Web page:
My heart was thrashing. Both ears throbbed and felt wet with either blood or sweat. The last time an ear hurt like this was when I got hit in the ear by a right hook in a boxing match. It was blood then. This time it was both ears. My normal rest pulse was 45. I was at 90 on my health monitor watch. My attention focused on controlling my breathing, not hyperventilating. Dizzy. Lost, alone, and in the dark—and I was supposed to be leading the gang of us out of trouble. I had taken a risk to lead them out. Now I was in the soup myself.
Coyotes howled in the distance across the shallow hills. Animals didn’t scare me. I had killed wild dogs with my bare hands just to make it to school in one piece growing up in South Philly. I wasn’t afraid of wild animals; they should be afraid of me. I can handle myself, better than most. Were they coyotes? I’m a freaking city boy. I know what rats sound like, what the nest of cockroaches under the church sounds like, but I’m not a coyote expert. The nature channel seemed to be all Africa all the time, never anything about the creatures in bumfuck, flyover country, USA. Commie bastards.
“Breath in quick, count to four when you let it out. Pause before breathing again,” I said to myself, as if I were a victim of a housefire whom I was administering first aid after pulling the out of a fire.
It was flat to me, but they called it hill country. They called it the black hills of North Dakota. They looked purple to me against the sunset a few hours ago, not black. Now everything was black. It was cold as a witch’s tit. Maybe they were raccoons? What noises did raccoons make? The Beatles song was about rocky raccoons in the black mountain hills. Sad how little I knew about this place.
Growing up in South Philly was growing up in the great indoors. The two-story row houses had a common wall on either side and were separated from the row house across the street by less space than a courtyard in the big houses on the north side. You could hear the neighborhood couples arguing about nonsense, filling the empty spaces so they wouldn’t have to think, with the reflections off the windowpanes and stucco acting as a night light. If the wind blew hard enough, the winter snow skipped some streets in the winter. You wouldn’t believe it unless you had been there. The wide-open space was overwhelming. It was like stepping into nothingness. If Shakespeare was right and all the world was a stage, this was backstage and off-world, freaking lost in space.
I had never been seasick, not once. Is there such a thing as land sick? I threw up a little, in my mouth. I started to spit and thought better of it and swallowed it back. It might attract something that wanted to eat it. I don’t know if I can fight off wild animals while choking on my own vomit. Dammit, pulse up to 100. I had to stop looking at the stupid watch, it didn’t help and was ruining my night vision, making things worse.
The cacophony of maybe-raccoon, maybe-coyote noises were increasing and getting closer. Maybe it was bigfoot. If you eyeball the abyss, the abyss eyeballs you.
I had learned something. City dark was not dark at all. I didn’t know what dark was. This was what Nietzche meant by the abyss, and it was surrounding me, looking into me on all sides, above me, below me, behind me. Nietzche said when you look into the abyss, it looks into you—don’t look into it! Yet it surrounded me.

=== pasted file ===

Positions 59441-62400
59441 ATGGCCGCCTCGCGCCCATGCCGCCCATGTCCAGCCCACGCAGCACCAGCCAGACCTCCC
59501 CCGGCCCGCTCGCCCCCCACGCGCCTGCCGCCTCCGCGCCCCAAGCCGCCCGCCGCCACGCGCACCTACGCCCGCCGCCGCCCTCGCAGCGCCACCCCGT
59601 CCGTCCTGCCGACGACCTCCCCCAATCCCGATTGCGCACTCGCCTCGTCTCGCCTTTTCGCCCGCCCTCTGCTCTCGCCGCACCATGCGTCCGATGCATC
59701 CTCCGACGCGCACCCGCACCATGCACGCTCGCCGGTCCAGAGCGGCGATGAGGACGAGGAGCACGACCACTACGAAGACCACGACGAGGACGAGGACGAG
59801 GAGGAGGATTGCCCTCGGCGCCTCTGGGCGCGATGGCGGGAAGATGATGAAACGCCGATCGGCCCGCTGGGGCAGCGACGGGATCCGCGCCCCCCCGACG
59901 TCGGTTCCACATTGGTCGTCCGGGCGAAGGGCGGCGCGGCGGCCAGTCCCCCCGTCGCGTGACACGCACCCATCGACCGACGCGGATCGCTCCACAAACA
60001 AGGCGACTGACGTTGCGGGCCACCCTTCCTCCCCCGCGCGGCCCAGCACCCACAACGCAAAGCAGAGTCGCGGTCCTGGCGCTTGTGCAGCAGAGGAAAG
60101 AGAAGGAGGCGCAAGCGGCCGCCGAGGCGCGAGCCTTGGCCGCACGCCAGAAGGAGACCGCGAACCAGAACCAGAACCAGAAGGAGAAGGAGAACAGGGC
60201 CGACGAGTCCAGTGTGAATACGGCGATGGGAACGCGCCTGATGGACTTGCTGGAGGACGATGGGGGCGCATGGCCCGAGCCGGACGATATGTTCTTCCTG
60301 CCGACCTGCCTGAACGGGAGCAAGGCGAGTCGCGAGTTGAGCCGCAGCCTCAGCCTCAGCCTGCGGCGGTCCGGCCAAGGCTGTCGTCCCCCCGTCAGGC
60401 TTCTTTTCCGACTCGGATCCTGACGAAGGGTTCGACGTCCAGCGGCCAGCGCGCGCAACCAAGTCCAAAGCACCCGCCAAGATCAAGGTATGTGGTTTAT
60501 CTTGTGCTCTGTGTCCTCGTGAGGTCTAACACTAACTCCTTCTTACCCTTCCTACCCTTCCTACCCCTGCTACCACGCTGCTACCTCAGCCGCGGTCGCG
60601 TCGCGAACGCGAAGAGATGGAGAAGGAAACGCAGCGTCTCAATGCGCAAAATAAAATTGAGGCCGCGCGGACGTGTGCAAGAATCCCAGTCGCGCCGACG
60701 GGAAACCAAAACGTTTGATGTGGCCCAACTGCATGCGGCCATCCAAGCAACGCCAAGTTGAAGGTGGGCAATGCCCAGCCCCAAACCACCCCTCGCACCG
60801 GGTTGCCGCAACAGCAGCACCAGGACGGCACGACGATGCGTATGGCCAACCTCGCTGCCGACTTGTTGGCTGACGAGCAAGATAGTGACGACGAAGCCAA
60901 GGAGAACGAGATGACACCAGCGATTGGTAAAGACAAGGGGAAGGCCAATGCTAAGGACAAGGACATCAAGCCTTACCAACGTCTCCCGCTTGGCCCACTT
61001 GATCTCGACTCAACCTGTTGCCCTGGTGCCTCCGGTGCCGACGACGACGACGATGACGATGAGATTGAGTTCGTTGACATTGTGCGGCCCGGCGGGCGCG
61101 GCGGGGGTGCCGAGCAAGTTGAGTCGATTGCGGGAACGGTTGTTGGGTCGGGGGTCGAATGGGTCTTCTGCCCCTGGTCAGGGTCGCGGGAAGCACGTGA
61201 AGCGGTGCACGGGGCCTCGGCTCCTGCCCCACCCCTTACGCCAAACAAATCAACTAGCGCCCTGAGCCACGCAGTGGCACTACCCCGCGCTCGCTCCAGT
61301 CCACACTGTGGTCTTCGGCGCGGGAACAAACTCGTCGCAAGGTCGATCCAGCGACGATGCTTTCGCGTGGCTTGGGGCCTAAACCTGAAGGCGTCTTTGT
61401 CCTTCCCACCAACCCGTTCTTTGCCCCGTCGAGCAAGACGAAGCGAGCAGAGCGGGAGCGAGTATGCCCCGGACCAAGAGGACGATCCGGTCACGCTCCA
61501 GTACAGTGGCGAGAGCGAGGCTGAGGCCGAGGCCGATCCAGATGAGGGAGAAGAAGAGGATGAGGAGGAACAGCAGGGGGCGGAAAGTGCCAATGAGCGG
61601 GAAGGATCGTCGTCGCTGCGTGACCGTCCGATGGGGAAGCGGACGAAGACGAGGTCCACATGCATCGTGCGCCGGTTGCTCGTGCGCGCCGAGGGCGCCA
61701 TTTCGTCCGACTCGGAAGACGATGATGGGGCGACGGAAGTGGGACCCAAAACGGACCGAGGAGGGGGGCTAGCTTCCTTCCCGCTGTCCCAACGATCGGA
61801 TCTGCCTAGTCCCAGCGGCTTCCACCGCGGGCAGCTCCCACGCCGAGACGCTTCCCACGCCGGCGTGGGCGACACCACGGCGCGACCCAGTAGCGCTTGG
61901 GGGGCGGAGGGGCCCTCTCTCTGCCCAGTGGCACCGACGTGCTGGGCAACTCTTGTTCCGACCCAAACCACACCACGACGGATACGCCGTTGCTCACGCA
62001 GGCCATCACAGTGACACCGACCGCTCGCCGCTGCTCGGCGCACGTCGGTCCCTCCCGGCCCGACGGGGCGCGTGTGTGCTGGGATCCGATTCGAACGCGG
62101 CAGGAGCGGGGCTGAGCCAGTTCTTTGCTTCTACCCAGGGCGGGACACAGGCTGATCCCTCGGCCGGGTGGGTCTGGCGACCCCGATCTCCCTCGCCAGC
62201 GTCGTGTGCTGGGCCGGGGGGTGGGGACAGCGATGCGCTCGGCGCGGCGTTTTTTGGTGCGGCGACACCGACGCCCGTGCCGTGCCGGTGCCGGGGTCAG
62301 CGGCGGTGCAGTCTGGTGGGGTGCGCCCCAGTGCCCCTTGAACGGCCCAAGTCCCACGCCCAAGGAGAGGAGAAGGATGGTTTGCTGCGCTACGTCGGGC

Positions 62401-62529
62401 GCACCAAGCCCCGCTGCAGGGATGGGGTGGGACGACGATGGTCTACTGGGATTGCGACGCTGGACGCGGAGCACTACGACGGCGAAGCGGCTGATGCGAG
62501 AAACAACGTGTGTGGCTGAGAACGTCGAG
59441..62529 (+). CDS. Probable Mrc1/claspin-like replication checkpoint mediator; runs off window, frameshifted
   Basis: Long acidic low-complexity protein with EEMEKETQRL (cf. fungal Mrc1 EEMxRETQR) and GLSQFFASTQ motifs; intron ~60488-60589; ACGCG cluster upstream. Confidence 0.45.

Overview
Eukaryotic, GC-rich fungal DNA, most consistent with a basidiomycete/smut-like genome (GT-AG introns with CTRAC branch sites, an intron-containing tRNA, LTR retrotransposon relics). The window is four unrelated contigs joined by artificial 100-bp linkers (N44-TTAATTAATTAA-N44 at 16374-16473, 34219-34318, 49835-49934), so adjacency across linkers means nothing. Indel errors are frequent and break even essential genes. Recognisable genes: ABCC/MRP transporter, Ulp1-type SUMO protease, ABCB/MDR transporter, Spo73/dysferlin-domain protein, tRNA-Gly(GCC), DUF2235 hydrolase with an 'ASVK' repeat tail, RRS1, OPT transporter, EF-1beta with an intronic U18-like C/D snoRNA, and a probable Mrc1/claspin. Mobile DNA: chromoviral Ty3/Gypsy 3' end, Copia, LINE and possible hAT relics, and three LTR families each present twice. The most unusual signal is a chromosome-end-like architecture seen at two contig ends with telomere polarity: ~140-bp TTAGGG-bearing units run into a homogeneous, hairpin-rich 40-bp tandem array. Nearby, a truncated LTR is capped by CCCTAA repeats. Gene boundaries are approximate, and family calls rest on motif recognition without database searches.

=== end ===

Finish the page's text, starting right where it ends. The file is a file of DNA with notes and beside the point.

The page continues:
The faintness of the milky way danced around me like the ghosts of zombie fireflies, giving the illusion of a cloud of them that could be touched if I would just reach for it. Milky way always seemed like a dumb name for a bunch of stars, why name a couple stars after a piece of candy? It made some sense now, in the moment. I felt like I was falling, falling up, falling sideways, unstuck in space and time. I staggered like a drunk.
I am not afraid of anything. I run where I want to run and dare the gang bangers to stop me. I challenge my physics professors because they can’t do anything to me if I get the right answers, it is more thrilling to make them give me an A because I earned it and not because I kissed their asses like my classmates. They say I like being disagreeable. This is because I challenge them and make them earn their pay and do their jobs. I go where I want to go in the world, say what I want to say. Before I went to college, I fought fires. When others rush out, I rush in. I felt something new, something foreign. Trepidation? Fear? I am not afraid of anything. Humbled I have learned I am afraid of nothing, the great nothing, the abyss.
I was shaking. It was from the cold, yet I was sweating. My bottom itched, maybe from the seeping cold sweat inching down my back like a spider. I told myself it was just from the cold. Suddenly I was rescued from the moment by something sinking its teeth into my left forearm. It was excruciating, wonderful, grounding pain, an old friend from the world of light and things. I pinioned the back of the creature’s neck and head with my other forearm and forced it toward me, crossing my arms over my chest like a punk rapper saying “wassup yo” only with this beast jammed between my forearms, its gagging mouth popped open and hissing as its jaws let go with my forearm jamming it open further, my right forearm providing isometric pressure on its neck. I was surprised to see it was a wildcat of some kind. Maybe the biggest housecat I had ever seen. Perhaps a lynx? Who knew? Not me. It smelled like when you run over a dead skunk, but not as strong. Big cats tended to hunt alone in freaking Africa, which was good if cats were the same out here. I dispatched it quickly, choking it to death, as my pulse slowed, and dizziness disappeared. Serves me right for going out on my own. I am sure I would find the others in the morning.